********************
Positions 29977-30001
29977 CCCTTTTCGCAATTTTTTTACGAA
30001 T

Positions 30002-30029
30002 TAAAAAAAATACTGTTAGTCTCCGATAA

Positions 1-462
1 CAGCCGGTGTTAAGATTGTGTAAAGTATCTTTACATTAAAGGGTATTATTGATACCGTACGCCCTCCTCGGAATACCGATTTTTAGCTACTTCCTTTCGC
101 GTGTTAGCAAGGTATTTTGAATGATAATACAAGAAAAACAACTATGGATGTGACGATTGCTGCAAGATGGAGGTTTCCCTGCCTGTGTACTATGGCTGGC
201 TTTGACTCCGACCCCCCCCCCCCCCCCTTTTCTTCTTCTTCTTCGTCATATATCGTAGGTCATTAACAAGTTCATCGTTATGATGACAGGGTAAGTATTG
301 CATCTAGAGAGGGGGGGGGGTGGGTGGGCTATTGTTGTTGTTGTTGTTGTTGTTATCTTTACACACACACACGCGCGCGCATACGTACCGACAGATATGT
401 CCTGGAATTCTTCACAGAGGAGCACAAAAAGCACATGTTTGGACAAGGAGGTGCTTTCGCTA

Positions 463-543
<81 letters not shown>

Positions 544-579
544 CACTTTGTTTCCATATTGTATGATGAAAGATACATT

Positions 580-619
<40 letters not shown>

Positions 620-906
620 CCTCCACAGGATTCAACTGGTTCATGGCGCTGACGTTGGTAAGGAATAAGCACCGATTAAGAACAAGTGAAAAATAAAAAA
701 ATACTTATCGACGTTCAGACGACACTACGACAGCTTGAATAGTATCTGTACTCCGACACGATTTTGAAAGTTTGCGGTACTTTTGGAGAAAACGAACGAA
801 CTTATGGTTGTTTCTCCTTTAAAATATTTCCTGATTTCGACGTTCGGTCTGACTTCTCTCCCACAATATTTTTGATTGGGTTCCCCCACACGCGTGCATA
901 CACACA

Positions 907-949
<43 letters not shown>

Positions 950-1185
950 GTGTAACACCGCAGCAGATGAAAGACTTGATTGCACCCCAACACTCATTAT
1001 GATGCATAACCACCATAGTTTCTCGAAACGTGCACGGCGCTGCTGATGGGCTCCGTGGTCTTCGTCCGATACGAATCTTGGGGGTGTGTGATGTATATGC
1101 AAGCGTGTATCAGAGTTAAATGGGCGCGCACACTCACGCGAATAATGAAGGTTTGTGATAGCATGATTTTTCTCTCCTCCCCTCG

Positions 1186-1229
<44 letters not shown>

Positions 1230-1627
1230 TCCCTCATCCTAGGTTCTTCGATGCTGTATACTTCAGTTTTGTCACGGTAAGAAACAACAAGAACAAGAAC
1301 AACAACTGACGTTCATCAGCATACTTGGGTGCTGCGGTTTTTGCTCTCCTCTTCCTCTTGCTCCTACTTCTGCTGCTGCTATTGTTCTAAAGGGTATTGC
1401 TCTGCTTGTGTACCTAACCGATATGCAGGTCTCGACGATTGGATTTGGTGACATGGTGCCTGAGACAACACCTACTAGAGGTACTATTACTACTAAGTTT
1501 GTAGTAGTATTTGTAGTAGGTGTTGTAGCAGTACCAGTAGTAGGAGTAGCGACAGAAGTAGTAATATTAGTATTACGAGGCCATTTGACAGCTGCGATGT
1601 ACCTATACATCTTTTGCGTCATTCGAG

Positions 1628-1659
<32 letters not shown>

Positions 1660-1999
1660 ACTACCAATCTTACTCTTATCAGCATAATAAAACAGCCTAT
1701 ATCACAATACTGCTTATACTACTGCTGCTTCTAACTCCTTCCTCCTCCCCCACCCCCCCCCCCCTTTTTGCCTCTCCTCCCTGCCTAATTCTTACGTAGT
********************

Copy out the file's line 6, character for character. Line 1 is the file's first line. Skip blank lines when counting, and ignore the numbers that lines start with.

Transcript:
Positions 1-462